The organ meets the soprano – a master concert in the abbey church in the Marienstatt monastery

Message from 09/10/2022

Author: Wolfgang Rabsch

If the abbey church in the monastery in Mariensztat turns into a concert hall, the audience leaps up after the concert and prepares a standing ovation for a few minutes, something extraordinary must have happened. The venerable nave does not experience such joy every day. What was the reason for this joy?

The abbey church in the monastery in Mariensztat was transformed into a concert hall. (photos: Wolfgang Rabsch)

house of dispute. Brother Gregor, artistic director of the music group of the Marienstatt Abbey, invited to the second triduum. In German one could say “mastermind”, and at the same time the organizer of popular concerts in the monastery church. Originally, the concert was to be performed by soprano Julia Kleiter and organist of the cathedral in Speyer Markus Eichenlaub. But shortly before the concert, Brother Gregor received the sad news that the soprano was ill. The originally planned concert concept collapsed and Brother Gregor had to find a suitable replacement in a very short time.

Of course, the brother also lives in the digital world and has good connections. It was almost a miracle, however, when he managed to reconcile not only the cathedral organist Rolf Müller, but also the excellent soprano singer Elisabeth Menke. In this context, “substitute” is almost an artistic insult, because what both artists proposed was at the highest level.

The concert in a class of its own – the program in a class of its own
Georg Friedrich Handel (1685-1759) Haec est Regina Virginum, How beautiful their feet are, If God is for us from: “Messiah”

Johann Sebastian Bach (1685-1750) Prelude in E flat major BWV 552 / I, Quia respexit from: “Magnificat”

Felix Mendelssohn Bartholdy (1809-1847) But the Lord Leads the Lost, Op. 112, No. 1, My Soul Desires God, Op. 42, Allegro con brio from: 4th Organ Sonata in B flat major, Op. 65/4), Jerusalem, Jerusalem, you who kill the prophets from: Oratory “Paulus”

Elisabeth Menke / Rolf Müller Any improvisation “I will create a song from silence and September light”

Felix Mendelssohn Bartholdy Allegro maestoso e Vivace from: 4th Organ Sonata in B flat major, Op. 65/4

Gabriel Fauré (1845-1924) Pie Jesu, Domine with Requiem Op. 48

Wolfgang Amadeus Mozart (1756-1791) Hallelujah with: “Exsultate, jubilate” KV 165

Connoisseurs and lovers of church music will surely be interested in this selected program. The expectations were high enough and it can rightly be said that they have been fully met. It’s amazing how both artists met and played a concert that was not marked by any weaknesses. On the contrary, the organ and the soprano merged into a whole that left no room for any misunderstandings.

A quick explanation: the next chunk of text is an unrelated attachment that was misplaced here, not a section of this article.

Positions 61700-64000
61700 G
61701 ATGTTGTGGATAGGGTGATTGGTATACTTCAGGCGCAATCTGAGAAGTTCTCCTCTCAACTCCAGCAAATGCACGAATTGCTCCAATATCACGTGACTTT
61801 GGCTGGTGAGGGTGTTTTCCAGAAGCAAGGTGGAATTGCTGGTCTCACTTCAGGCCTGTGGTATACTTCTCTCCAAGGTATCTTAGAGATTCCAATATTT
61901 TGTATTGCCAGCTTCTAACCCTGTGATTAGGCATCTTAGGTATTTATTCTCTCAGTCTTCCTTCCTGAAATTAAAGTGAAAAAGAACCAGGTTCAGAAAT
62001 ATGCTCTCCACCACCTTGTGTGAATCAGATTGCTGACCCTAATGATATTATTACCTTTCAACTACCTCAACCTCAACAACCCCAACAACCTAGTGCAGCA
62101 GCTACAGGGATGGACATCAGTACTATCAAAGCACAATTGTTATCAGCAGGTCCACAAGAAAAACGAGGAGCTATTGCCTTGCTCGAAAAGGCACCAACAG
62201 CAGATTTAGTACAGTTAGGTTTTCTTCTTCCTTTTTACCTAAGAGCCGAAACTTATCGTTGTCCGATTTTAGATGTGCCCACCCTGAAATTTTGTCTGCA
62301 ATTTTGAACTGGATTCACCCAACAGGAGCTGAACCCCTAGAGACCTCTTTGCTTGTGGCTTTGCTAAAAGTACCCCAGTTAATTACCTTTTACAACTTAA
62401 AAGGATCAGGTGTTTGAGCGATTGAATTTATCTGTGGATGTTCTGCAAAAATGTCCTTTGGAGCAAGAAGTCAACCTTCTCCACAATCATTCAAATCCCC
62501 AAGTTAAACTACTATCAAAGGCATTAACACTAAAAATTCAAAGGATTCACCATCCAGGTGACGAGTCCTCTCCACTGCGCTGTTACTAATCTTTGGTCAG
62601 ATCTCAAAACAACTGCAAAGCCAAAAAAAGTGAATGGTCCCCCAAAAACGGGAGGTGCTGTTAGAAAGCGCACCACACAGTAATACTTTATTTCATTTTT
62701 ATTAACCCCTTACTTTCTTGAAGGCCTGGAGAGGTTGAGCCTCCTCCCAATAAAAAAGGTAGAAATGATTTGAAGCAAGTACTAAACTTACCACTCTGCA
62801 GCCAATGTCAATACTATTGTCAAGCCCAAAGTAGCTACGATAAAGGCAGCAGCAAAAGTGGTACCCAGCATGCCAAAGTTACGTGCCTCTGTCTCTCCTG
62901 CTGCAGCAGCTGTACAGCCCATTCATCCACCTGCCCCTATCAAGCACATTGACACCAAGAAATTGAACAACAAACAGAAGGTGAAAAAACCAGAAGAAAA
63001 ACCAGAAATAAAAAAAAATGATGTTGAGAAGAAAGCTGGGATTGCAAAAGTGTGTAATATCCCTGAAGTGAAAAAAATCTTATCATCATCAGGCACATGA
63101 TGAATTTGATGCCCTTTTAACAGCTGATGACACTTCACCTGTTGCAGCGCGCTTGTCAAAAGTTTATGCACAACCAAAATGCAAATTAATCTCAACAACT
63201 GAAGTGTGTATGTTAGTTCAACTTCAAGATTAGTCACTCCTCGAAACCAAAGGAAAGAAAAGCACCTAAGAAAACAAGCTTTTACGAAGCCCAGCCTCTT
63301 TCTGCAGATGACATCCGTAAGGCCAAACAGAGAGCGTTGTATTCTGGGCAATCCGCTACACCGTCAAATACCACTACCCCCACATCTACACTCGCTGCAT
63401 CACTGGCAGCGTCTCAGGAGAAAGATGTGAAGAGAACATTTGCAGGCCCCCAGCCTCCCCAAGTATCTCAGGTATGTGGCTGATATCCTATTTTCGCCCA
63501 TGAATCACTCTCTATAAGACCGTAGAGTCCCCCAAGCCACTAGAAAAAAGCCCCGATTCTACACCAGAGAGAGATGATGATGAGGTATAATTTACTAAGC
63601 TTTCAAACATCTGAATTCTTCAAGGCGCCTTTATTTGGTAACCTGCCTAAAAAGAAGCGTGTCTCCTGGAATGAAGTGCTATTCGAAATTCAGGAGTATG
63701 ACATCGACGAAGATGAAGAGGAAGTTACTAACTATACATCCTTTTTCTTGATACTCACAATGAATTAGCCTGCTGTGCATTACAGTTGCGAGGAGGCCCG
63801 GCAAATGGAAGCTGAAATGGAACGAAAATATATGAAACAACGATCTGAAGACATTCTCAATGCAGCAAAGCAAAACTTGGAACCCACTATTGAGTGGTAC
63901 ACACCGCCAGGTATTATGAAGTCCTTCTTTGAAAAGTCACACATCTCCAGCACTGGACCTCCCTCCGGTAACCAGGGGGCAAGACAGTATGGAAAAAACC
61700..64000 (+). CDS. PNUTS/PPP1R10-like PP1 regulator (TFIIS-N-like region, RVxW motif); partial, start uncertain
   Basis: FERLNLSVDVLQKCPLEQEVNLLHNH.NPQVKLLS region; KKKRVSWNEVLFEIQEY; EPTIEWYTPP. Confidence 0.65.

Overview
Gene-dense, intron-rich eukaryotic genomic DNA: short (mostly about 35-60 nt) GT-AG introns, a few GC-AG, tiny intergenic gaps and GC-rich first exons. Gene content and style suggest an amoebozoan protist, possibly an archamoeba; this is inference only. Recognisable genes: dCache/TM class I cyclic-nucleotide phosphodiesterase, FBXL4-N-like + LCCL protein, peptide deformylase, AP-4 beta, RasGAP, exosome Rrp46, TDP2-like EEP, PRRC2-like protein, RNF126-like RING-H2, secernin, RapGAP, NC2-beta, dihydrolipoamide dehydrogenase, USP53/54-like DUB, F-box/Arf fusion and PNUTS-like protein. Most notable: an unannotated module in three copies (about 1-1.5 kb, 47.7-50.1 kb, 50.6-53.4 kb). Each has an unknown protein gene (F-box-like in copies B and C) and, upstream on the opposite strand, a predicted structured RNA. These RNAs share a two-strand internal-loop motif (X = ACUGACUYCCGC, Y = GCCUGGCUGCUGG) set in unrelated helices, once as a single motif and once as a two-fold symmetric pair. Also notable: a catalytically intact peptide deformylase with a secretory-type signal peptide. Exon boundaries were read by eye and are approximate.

Elizabeth Menke it combines all the advantages of a soprano. With her wonderful voice, which also reached tones beyond C, coupled with her expressive facial expressions and gestures, between suffering and passion, listening to her was an easy pleasure for listeners.

Rolf Mueller it was in no way inferior to the soprano. He is an internationally successful and acclaimed organist who has gained an exceptional reputation for performing at numerous festivals, major church festivals, radio concerts, CD recordings, and as an oratory conductor in the church music genre. The new Rieger organ in the Marienstatt monastery found its master who literally pulled out all the stops.

Enthusiastic viewers and listeners experienced the concert at a high level, but there was one more attraction: it concerned the improvisation of the soprano and the organ “I will make a song out of silence and September light”. In this piece, both artists proved their good cooperation, alternately throwing themselves a ball of domination and restraint at the same time, allowing the organ and voice to merge into one.

The applause of the enthusiastic audience was so demanding that it was perceived as a request for an encore, to which the happy artists were eagerly fulfilled. At the end, the audience of the concert had the pleasure of listening to George Frideric Handel’s “Angel, always bright and fair”. Many concert-goers stood together in the church, even after the concert, to exchange their feelings and impressions of what they had experienced.

Concert note:
Organ Triduum – III. Concert Sunday, September 11, from 15:15 to 16:15, place: abbey church.
Thomas Ospital, titular organist of St. Eustache (Paris) plays pieces by Buxtehude, Franck, Vierne, Durufel, Escaich and improvisations. (Wolfgang Rabsch)

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